This article is cross-posted (with permission) from Desmog Canada. Rolly Montpellier ~ BoomerWarrior Managing Editor).
Moving the Needle on Climate Action
Smokey haze, intense heat, encampments of evacuated residents next to the highway: these were the conditions that greeted Renee Lertzman when she recently drove through Oregon. It’s no wonder why the environmental psychology researcher and professor resorts to the term “apocalyptic” to describe the scene.
“It was a surreal experience,” says Lertzman, who teaches at the University of San Francisco and Victoria’s Royal Roads University. “We’re all driving along and it’s so smoky and it’s terrifying. Yet we’re all doing our summer vacation thing. I couldn’t help but wonder: what is going on, how are people feeling and talking about this?”
It’s really the question of the hour. Catastrophic wildfires and droughts have engulfed much of the continent, with thousands displaced from their homes; air quality alerts confine many of the lucky remainder behind locked doors (with exercise minimized and fresh-air intakes closed).
Firefighters have been summoned from around the world to battle the unprecedented fires, which are undoubtedly exacerbated by climate change. Yet the seemingly reasonable assumption that witnessing such horrific natural disasters may increase support for action on climate change is vastly overestimated, Lertzman tells DeSmog Canada.
“I think it’s a fantasy that the worse things get and the more intense the effects are … that will magically translate into a public and political recognition and engagement and getting on board,” she says. “There’s an abundance of evidence that’s not the case and that humans have enormous capacity to avoid and deny reality and what’s staring us right in the face.”
34 ‘Dragons of Inaction’ Impede Climate Action
Humans’ tendency toward denial and avoidance is incredibly complex and entrenched.
Robert Gifford, professor of psychology and environmental studies at University of Victoria, has charted 34 (previously 29) ‘dragons of inaction,’ which prevent people from responding to evidence of climate change, ranging from a naive belief in “technosalvation,” to lack of attachment to geographic place, to straight-up denial.
While often tangled and deeply rooted, Gifford optimistically concluded a 2011 paper for American Psychologist with the statement: “The dragons of inaction can be beaten back, if not slain.”
In an interview with DeSmog Canada, Gifford says he experienced an epiphanic moment about climate change while gazing out at Victoria’s inner harbour and noticing a brown pelican, a bird uncommon in the region. Recent events, such as limbs dropping from Garry oak trees due to drought conditions, may serve as “the brown pelican moment for a lot of people in Victoria,” he says.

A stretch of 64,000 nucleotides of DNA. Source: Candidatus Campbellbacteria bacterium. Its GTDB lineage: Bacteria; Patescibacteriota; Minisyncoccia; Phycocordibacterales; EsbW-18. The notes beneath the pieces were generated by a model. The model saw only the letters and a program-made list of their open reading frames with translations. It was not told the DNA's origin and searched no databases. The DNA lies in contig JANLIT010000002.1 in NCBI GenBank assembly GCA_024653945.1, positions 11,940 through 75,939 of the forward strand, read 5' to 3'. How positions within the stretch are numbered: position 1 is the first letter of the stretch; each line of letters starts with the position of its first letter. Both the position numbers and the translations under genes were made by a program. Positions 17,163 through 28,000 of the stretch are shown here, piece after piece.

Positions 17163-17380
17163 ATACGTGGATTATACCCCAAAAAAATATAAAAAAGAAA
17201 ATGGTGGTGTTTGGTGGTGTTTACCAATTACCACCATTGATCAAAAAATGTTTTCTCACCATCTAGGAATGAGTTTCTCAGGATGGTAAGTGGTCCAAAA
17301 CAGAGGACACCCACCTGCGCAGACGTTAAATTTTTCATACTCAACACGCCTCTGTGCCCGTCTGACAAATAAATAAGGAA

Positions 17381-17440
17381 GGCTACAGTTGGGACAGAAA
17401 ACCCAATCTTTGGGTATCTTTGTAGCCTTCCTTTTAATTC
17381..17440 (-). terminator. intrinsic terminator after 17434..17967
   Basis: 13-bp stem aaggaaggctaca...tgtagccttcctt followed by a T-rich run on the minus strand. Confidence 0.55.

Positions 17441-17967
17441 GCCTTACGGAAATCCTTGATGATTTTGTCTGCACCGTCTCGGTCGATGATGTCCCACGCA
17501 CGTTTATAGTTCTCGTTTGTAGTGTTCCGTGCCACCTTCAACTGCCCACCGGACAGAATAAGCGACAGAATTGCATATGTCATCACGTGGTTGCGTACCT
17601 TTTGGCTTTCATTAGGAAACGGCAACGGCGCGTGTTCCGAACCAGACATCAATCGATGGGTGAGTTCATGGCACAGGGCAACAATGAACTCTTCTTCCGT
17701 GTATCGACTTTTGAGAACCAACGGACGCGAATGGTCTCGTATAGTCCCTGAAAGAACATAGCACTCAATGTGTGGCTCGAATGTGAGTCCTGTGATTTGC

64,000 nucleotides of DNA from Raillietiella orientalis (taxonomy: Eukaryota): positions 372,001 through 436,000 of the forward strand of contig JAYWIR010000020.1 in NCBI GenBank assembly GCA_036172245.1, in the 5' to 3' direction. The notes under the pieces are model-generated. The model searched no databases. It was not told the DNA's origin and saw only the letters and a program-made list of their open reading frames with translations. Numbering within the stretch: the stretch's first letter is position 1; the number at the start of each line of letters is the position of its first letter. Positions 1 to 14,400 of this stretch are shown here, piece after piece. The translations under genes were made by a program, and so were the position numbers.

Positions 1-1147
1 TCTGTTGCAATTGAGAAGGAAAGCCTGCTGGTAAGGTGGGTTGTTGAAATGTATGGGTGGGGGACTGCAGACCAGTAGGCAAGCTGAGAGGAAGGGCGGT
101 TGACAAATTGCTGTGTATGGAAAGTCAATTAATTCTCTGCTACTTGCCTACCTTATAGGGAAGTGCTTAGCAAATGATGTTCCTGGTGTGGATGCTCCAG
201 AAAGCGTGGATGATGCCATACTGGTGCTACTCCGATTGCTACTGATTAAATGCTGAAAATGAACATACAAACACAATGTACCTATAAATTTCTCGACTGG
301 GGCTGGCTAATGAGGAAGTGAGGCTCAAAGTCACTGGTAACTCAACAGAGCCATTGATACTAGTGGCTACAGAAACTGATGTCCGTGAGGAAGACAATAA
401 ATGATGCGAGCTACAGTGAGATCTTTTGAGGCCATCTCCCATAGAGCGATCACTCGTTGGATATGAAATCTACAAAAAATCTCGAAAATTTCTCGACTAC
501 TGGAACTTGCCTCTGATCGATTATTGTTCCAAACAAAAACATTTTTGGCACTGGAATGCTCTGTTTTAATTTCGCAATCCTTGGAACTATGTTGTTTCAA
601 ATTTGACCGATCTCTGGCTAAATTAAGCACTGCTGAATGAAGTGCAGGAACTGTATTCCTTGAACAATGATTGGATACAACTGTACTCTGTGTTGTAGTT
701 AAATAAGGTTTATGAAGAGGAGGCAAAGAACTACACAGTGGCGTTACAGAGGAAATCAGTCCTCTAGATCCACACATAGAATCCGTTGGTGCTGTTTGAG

But it’s a very delicate situation. If large environmental organizations resort to overkill in responding to such conditions (as they have in the past, Gifford says), such efforts may alienate supporters instead of confronting the aforementioned dragons.
“Going back to the old anti-smoking literature, fear messages can go too far,” he says. “Not that they’re always wrong but if you show pictures of people who are on their death bed, people just block it out. You have to get people concerned, but can’t go too far. And you especially can’t give wrong information: not only does it not work, but it gives fodder to the bad guys.”
Moving Beyond Paralysis
It’s an issue many environmental psychologists are concerned about. Lertzman contends that plenty of people care deeply about climate change but are often paralyzed by the sheer enormity of the issue.
Visual representations of Alberta’s oilsands are frequently juxtaposed with images of devastating fires and floods, a combination that fails to acknowledge the “lived experienced or texture in our lives related to carbon and fossil fuels and coal” and creates a “huge vacuum where people can get mired and really stuck.”
Much of the issue returns to perceptions about the potential for individual and communal impact to help adapt and mitigate climate change (a concept broadly known as the internal locus of control).
Gifford stresses that empowerment messages are far more successful than calls for sacrifice. Lertzman echoes that sentiment, pointing to three ‘As’ that anchor responses to situations like the summer of 2015 — anxiety, ambivalence and aspiration — and that many environmental efforts can miss the mark if they fail to recognize the emotional significance of each.
She suggests it’s very important “to lead with that really human response: I’m really scared or I’m feeling really sad or confused or overwhelmed. The more we name and acknowledge that, the more it really does help us leverage the burning platform — an awful phrase given the situation — to leverage the crises that are merging and are only going to continue.”